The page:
The deep red juice of the pomegranate is a tasty addition to fruit drinks, while the pulp makes delicious preserves for your toast, or you can enjoy it British style with a spoonful over vanilla ice cream. The proper way to store pomegranates varies on your storage space and how you plan to use the fruit. Whether you choose to can, freeze or dry the pomegranates, you can enjoy the fruit year-round in a variety of dishes, desserts and beverages.
Storing Fresh Pomegranate Seeds
Pomegranate are harvested when ripe; no further ripening is necessary. You can use the fruit immediately or store the fresh, uncut pomegranate in the refrigerator for up to two months. Once removed from the rind, fresh seeds and juice should be used within five days.
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Removing the Pomegranate Seeds and Pulp
Put on an apron and gloves before you begin to remove the seeds and pulp from the pomegranate. The juice tends to spurt out and stain everything it touches. Use a glass bowl; metal may darken the juice.
Cut off the crown of the pomegranate and score it along the sides, lengthwise, in three or four places. Hold the pomegranate under water in the bowl. Separate the sections; then remove the seeds from each section, still holding the fruit under the water. The seeds will sink to the bottom. Allow the inedible peel and membranes to float to the top and remove them. Pour the seeds into a colander to remove the water.
Juicing the Seeds
After removing the seeds and juice sacs from the rind, press the seeds through a sieve or use a food mill to separate the juice from the pulp. You can also use a blender or food processor to liquefy the seeds. After blending the seeds, strain the pulp through cheesecloth or nylon netting. Place a double layer of the fabric in a colander, set the colander over a glass bowl and pour the liquefied pulp into the colander. Allow the juices to drain into the bowl.
Preserving as a Syrup
To preserve pomegranate syrup, place the juice of seven large pomegranates, or about 5 cups of juice, 1/2-cup lemon juice and 1-cup sugar in a saucepan. Bring to a boil, stirring constantly. Lower the heat and simmer slowly until the syrup is reduced to half the original amount.
When the syrup is ready, pour it into hot canning jars. Process the jars for 10 minutes at a rolling boil. If any of the jars fail to seal, store them in the refrigerator and use them within a week to two weeks. You also can simply ladle the syrup into jars, and once cooled, store in the refrigerator or freezer.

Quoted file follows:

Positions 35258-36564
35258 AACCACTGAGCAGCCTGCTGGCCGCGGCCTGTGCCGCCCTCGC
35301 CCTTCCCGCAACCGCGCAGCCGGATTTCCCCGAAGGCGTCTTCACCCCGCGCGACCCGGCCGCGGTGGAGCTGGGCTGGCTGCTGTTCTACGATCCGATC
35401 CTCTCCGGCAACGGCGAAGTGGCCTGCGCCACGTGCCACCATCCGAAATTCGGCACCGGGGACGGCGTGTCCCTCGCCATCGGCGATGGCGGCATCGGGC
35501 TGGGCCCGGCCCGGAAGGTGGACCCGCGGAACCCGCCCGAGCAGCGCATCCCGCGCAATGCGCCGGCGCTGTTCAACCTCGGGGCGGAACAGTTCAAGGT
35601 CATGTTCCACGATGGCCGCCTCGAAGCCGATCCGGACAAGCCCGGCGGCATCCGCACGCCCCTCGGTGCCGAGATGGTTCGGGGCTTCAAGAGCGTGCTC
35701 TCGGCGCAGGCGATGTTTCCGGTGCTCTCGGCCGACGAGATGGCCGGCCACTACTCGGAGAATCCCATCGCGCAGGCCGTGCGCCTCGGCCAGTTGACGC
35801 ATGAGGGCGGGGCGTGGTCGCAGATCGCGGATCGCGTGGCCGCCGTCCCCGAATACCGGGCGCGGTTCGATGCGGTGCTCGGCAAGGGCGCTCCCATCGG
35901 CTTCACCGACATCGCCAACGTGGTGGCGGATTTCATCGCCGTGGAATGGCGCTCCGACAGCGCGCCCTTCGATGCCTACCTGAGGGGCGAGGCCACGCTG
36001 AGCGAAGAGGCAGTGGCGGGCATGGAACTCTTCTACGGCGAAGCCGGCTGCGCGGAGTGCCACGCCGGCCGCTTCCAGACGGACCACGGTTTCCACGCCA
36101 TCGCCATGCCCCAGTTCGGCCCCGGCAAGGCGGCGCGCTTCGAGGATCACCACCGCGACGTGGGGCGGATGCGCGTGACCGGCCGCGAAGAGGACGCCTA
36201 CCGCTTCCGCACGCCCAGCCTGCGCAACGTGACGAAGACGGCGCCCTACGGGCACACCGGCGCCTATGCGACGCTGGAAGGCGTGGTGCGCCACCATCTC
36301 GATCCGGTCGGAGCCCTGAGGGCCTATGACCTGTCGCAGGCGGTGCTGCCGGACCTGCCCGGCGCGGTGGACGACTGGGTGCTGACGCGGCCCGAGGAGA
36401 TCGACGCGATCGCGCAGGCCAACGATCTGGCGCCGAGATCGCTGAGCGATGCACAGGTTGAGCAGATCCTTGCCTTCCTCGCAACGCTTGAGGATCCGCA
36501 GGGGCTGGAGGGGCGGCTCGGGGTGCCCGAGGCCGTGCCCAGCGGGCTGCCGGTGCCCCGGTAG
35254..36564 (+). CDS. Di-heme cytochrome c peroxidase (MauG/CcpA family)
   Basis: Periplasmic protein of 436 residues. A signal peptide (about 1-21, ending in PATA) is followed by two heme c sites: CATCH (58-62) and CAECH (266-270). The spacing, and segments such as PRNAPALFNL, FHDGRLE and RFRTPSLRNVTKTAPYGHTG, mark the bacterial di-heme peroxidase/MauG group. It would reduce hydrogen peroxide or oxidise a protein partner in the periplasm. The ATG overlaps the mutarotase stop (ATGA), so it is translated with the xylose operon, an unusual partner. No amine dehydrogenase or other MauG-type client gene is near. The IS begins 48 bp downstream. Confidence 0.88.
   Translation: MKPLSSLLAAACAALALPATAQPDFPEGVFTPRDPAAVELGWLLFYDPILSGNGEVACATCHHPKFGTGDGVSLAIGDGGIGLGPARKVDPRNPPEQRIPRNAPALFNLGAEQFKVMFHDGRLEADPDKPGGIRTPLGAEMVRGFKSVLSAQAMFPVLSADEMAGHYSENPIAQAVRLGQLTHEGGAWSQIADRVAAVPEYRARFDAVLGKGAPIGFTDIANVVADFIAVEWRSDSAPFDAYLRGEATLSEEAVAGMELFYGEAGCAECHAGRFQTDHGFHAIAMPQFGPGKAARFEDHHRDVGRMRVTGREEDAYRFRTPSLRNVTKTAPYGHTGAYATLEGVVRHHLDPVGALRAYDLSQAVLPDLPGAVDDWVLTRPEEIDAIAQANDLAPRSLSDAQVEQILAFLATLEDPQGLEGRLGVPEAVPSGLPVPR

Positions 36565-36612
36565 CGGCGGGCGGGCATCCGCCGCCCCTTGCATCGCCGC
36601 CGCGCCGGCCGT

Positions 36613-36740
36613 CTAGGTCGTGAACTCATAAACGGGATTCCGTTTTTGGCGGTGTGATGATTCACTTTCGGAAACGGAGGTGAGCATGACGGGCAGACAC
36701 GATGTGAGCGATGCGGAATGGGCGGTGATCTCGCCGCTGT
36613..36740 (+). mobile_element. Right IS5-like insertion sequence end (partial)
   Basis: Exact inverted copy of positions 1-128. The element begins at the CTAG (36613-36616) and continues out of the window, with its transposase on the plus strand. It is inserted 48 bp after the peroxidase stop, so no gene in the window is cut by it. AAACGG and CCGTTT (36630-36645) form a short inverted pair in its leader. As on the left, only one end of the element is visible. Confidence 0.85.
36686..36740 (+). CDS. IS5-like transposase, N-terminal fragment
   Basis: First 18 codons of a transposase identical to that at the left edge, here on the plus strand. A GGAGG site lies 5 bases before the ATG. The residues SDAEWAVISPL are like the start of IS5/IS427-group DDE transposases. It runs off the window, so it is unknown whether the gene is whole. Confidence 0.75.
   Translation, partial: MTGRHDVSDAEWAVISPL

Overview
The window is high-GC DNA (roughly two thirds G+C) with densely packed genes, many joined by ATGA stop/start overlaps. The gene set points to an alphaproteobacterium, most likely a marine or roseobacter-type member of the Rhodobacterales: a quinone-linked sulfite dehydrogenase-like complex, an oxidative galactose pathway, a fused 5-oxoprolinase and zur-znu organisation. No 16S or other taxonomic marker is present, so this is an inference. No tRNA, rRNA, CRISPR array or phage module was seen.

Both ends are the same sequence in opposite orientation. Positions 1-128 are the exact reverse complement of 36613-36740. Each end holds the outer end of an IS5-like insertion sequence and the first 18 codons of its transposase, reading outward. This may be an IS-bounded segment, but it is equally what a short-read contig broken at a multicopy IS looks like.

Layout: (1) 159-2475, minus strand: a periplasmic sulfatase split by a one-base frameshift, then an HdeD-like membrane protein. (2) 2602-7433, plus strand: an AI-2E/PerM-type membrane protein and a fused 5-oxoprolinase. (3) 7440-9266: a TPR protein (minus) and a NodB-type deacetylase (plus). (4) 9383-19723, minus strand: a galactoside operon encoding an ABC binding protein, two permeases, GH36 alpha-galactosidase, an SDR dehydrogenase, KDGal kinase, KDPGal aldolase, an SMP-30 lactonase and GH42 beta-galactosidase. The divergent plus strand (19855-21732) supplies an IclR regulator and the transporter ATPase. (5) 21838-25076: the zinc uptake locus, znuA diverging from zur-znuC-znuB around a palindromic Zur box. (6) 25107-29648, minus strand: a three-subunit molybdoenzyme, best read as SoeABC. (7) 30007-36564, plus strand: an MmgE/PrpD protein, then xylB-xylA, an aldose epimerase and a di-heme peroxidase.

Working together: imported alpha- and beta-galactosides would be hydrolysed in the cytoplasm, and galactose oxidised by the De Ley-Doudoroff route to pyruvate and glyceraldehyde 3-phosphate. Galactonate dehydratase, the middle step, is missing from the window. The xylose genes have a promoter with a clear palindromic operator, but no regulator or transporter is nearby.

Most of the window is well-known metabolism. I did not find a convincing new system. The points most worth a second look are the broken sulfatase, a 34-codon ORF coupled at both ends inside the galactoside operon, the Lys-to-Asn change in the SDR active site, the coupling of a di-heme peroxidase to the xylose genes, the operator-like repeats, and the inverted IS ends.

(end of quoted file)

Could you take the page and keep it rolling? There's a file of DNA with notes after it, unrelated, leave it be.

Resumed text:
Put the juice or pulp into a large saucepan with lemon juice and sugar, according to your favorite recipe. If making jelly, bring to a boil and add powdered or liquid pectin. Stir constantly while you bring it back to a full boil and boil for 30 seconds. Immediately remove from heat and pour into canning or jelly jars. Process in a hot water bath or store in the refrigerator once cooled.
Preserves are similar, except you add the seeds, and, depending on the pomegranate recipes in your cookbook, you may or may not need pectin. Bring the pomegranate juice and sugar to a boil. Stir continuously while at a slow rolling boil for 30 minutes. Skim off foam. Add the seeds and lemon juice; then stir and cook for 10 minutes. Drip a spoonful of the preserves on a chilled plate. If it runs, continue cooking the preserves.
If it stays mounded, ladle the preserves into jars and process in a hot water bath or cool and store in the refrigerator.
Freezing Pomegranate Seeds
After removing the seeds from the rind and membranes, spread in a single layer on a cookie sheet. Place in the freezer until frozen. Scoop the frozen seeds into plastic containers or freezer bags and store in the freezer.
If you prefer a syrup pack, put the pulp and juice into freezer containers. Boil a scant 1/3 cup of sugar in 1 cup of water to make a syrup. Allow the syrup to cool; then pour over the pomegranate pulp. Seal the containers and freeze.
Drying Pomegranate Seeds
To dry the pomegranate seeds, spread in a single layer on the dehydrator tray. Place the seeds in the dehydrator for 12 to 14 hours at 125 degrees Fahrenheit. The dehydrated seeds will feel dry to the touch and should not clump together. Store in a sealed container in a cool, dry location.
- UCCE Master Food Preservers of Orange County: Pomegranates
- UF/IFAS Citrus Extension: Pomegranate Fruit Uses, Recipes and Storage
- Fresh Preserving: Pomegranate Sauce
- Pomegranates: Pomegranate Jelly
- Cafe Fernando: Pomegranate Jam
- National Center for Home Food Preservation: Freezing Pomegranates
- Dehydrate2Store: How to Dehydrate Pomegranate